What Does Work-Life Balance Mean?
When the topic of work-life balance comes up between managers and employees, many people assume the discussion will be about working from home. But not every job can be done from home. In these cases, managers can use several other tactics to improve the work-life balance for employees.
In her analysis of Gallup’s recent poll on employee engagement, Emily Wetherell points out a strong correlation. According to Gallup data, 64% of surveyed workers who believe they can balance their personal and professional obligations also say their work goals are realistic. These findings mean, for example, that nearly 2/3 of employees are able to meet their deadlines at work and still find time to go to the gym or to their evening art class.
It seems that having realistic performance goals strongly contributes to positive feelings about work-life balance. Wetherell shows of the other side of the data to support that contention. The 36% of employees who struggle maintain their desired work-life balance do not feel their work goals are realistic. These employees might be working early in the morning or late at night to complete tasks. Over time, this kind of work situation leads to stress, reduced engagement, and possibly a search for a new job.
In the Voice of the Sales Rep Survey, conducted by SalesFuel, only 35% of reps said they had realistic and obtainable goals. When you include your employees in the goal-setting process, you increase their sense of control and their sense of work-life balance. They want to be able to successfully perform. They want to feel a sense of accomplishment when they complete a project. Because of their experience in a specific position, they’ll also know how long it will take to do their best work.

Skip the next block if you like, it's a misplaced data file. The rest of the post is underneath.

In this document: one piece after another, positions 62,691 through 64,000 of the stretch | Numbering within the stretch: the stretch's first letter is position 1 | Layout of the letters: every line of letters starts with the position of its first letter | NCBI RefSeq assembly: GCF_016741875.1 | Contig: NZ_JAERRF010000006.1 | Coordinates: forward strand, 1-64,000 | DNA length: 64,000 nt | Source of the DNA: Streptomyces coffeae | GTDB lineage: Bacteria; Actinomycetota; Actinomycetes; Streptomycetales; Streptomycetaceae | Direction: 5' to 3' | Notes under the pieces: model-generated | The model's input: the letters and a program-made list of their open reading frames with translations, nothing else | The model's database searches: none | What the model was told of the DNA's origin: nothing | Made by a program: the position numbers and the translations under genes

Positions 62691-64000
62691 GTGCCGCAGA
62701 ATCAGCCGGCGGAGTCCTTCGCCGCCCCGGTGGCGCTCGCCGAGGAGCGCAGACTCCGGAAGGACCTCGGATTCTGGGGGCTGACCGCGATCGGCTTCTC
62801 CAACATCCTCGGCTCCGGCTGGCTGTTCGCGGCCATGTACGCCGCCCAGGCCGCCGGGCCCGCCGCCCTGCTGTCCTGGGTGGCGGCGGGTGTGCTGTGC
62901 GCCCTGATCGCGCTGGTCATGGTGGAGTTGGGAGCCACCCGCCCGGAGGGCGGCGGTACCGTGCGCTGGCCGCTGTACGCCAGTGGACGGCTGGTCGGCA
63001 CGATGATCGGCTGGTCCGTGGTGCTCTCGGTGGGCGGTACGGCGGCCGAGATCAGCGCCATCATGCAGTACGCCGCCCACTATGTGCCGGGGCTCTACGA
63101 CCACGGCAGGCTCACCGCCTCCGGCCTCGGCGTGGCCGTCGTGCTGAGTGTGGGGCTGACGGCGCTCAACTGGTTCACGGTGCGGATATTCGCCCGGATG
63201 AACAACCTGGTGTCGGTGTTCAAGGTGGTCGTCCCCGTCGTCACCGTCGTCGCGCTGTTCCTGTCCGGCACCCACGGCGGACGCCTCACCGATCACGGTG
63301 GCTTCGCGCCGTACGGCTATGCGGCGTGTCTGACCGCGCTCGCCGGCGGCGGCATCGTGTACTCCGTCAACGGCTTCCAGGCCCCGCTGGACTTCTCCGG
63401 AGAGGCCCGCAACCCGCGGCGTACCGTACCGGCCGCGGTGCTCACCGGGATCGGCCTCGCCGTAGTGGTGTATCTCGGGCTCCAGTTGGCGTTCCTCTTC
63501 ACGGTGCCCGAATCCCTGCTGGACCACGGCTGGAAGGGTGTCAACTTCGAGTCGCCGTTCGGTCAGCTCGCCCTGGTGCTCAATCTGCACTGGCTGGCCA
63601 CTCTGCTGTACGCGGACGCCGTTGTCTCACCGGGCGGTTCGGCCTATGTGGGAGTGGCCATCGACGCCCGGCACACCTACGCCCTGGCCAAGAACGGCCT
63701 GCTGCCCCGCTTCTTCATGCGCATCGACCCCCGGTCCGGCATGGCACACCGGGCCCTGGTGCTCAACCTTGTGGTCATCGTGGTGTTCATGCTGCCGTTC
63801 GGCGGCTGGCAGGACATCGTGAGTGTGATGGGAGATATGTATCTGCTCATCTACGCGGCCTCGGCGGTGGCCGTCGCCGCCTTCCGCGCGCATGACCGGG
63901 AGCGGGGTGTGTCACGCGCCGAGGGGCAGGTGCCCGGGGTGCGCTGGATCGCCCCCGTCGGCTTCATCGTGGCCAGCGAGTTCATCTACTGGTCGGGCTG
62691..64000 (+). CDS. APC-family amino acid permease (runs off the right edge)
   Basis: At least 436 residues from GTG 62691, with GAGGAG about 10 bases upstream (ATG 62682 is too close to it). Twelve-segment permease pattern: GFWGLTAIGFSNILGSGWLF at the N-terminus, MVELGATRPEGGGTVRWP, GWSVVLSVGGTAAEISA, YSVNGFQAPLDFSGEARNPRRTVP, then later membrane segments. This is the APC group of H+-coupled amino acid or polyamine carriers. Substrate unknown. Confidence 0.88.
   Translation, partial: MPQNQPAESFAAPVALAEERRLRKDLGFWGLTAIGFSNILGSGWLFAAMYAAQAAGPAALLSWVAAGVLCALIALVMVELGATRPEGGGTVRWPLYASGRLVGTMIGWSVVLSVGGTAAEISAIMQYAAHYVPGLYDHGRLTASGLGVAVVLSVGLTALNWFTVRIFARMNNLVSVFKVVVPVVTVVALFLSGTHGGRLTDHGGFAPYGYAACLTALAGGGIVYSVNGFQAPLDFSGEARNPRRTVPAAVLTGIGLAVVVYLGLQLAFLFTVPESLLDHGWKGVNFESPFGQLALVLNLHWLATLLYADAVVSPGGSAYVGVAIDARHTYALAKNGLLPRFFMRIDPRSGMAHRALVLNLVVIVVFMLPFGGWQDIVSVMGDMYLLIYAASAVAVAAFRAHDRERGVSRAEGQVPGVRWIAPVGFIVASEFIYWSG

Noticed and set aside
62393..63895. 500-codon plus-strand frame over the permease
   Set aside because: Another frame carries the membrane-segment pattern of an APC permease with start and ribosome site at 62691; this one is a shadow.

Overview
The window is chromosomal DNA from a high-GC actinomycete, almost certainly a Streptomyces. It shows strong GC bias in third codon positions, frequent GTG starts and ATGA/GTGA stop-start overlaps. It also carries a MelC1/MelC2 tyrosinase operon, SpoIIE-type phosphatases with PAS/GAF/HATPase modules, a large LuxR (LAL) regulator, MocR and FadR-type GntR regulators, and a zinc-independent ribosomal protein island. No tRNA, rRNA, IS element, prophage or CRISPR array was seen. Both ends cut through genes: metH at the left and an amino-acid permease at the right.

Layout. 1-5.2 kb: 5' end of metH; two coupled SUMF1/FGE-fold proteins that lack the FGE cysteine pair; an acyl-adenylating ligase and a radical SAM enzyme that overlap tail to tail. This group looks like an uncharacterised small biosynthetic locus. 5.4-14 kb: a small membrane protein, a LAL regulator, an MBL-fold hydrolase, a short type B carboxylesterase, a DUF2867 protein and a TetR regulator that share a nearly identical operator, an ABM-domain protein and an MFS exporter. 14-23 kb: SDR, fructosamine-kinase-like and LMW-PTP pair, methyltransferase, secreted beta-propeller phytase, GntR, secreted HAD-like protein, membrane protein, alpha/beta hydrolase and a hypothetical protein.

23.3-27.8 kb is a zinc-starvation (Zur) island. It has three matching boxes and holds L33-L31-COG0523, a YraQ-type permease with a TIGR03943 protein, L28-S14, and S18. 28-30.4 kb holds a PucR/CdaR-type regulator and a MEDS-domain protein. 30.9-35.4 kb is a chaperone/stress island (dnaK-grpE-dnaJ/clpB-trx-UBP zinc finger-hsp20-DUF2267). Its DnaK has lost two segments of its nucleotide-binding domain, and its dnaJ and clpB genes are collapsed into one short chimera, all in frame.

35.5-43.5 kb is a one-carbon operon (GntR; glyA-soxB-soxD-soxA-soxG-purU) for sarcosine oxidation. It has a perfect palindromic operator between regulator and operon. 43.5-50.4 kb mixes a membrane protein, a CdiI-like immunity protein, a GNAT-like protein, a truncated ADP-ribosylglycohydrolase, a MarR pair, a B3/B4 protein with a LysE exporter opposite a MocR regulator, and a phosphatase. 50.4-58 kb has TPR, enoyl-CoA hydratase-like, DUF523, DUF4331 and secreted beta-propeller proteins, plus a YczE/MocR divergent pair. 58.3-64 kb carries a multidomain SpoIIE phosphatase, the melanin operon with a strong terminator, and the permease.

Employees must be physically present for many jobs. They may be delivering orders or serving meals. They could also be health care service providers. For too long, managers and organizations have clung to the mindset that these types of employees must work a rigid schedule. This mindset makes it difficult for parents to cover childcare needs.
A good scheduling system can help organizations manage their workforce needs, while contributing to work-life balance. For example, maybe employees would prefer to have rotating days off. Maybe some employees, with good track records, would job share. And perhaps other employees would appreciate the ability to work 12 days in a row and then take 4‑day breaks. Currently, 67% of SMBs responded positively to a Zenefits survey that asked if they offer this benefit. More importantly, 74% of employees said that the ability to have a flexible work schedule increased their satisfaction and commitment.
In this competitive economy, you don’t want to risk losing key employees. Think outside of the box and develop work-life balance initiatives that benefit your organization and your employees.